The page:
Joachim Creek in De Soto watched closely for flooding potential
JEFFERSON COUNTY (KMOV) -- Residents living along Joachim Creek in De Soto had a sleepless night watching and waiting to see if heavy rain would cause flooding and force evacuations. Dana Daniels’ home has flooded in the past and was ready to evacuate if needed.
“We are on our toes. We’ve got our valuables packed up, we’ve got our clothes packed up and we’re ready to head out if they tell us to head out,” said Daniels.
A stream gauge in Joachim Creek allows city workers and residents to track the flood potential. When the level of the creek hits eight feet, warnings are sent out using the CodeRed alert system. Overnight the creek reached 7.57 feet.
Todd Melkus is the De Soto city manager.
“We were almost eight feet last night, well this morning about 3 a.m. So even if we get the forecasted rain amounts, which it seems the locals are saying maybe another ranch today, this afternoon. We should be fine,” said Melkus.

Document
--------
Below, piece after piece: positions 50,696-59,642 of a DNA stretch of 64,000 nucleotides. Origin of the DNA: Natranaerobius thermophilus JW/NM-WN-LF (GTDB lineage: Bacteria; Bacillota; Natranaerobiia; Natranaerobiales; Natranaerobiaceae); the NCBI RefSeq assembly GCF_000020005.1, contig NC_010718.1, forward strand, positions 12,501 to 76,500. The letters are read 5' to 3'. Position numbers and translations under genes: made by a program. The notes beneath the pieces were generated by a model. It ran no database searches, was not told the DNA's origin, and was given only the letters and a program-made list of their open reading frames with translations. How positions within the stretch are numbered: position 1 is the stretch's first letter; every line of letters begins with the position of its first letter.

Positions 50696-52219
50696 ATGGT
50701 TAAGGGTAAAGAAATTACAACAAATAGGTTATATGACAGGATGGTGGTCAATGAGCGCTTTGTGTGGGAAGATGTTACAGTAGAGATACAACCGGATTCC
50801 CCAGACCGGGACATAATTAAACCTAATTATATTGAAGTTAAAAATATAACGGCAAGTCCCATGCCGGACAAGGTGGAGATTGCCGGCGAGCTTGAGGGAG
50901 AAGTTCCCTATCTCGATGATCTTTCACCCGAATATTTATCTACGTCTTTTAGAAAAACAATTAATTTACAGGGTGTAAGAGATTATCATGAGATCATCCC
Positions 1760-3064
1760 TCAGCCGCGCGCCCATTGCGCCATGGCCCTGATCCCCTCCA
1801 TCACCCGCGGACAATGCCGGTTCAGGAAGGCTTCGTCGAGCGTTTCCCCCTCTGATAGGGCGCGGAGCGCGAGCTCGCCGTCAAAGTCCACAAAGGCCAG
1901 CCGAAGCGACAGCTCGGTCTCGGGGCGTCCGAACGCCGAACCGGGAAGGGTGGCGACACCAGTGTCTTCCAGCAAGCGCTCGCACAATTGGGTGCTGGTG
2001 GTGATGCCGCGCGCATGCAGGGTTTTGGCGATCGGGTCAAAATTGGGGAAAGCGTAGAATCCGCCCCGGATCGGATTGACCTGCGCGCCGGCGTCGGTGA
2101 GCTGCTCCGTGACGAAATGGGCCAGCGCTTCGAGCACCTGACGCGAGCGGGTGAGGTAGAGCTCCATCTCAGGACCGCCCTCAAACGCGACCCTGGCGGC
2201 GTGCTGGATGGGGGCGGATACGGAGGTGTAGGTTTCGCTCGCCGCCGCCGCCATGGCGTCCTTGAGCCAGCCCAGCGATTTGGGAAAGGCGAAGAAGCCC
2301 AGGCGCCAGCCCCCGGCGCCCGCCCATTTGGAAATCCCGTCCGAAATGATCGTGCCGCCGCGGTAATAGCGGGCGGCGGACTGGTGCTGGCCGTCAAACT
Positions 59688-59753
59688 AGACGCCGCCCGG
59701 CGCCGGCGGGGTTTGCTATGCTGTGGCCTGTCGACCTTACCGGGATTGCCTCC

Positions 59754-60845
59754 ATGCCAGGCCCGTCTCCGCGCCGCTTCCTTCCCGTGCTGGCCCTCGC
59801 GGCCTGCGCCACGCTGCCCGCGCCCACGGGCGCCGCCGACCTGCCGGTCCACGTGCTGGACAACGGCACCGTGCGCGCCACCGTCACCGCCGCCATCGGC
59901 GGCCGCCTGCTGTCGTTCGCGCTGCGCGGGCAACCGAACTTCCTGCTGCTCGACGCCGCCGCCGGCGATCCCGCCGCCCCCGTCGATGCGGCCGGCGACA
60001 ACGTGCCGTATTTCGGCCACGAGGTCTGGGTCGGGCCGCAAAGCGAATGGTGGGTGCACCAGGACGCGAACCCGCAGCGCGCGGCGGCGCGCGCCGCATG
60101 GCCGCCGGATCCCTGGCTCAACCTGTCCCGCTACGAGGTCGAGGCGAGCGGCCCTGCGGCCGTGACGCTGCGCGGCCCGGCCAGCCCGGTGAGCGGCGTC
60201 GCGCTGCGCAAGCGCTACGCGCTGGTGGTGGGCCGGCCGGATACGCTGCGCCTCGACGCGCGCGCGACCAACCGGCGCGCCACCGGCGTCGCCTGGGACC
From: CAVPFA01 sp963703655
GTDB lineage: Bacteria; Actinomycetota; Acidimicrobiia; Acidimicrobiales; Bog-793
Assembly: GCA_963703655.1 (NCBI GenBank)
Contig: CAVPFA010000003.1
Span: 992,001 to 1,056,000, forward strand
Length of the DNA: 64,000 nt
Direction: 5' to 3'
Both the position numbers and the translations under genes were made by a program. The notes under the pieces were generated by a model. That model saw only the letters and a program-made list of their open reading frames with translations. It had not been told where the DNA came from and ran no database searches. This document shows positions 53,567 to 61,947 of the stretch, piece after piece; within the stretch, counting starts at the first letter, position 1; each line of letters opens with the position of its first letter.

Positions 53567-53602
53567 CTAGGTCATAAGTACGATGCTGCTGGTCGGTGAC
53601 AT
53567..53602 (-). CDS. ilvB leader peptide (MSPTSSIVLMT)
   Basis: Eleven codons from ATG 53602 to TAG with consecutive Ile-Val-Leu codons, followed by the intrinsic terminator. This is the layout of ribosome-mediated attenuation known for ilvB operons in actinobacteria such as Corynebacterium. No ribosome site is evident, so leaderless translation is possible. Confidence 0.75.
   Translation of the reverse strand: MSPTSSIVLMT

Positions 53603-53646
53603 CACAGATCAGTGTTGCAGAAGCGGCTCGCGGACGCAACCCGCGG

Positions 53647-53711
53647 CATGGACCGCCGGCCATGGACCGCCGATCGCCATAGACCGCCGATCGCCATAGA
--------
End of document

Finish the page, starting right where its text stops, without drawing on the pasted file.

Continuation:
To reduce the number of homes that flood, the city’s taken ownership of five homes in the flood zone and torn them down. And it is seeking funds from FEMA to buy out other homes and tear them down.
Also, a small existing pond on the west side of De Soto has been expanded to act as a stormwater detention pond. It can collect over a million gallons of rainwater and prevent the water from running off into a main branch feeding Joachim Creek. This was a project by the Citizens Comity For Flood Relief and Anthropocene Alliance.
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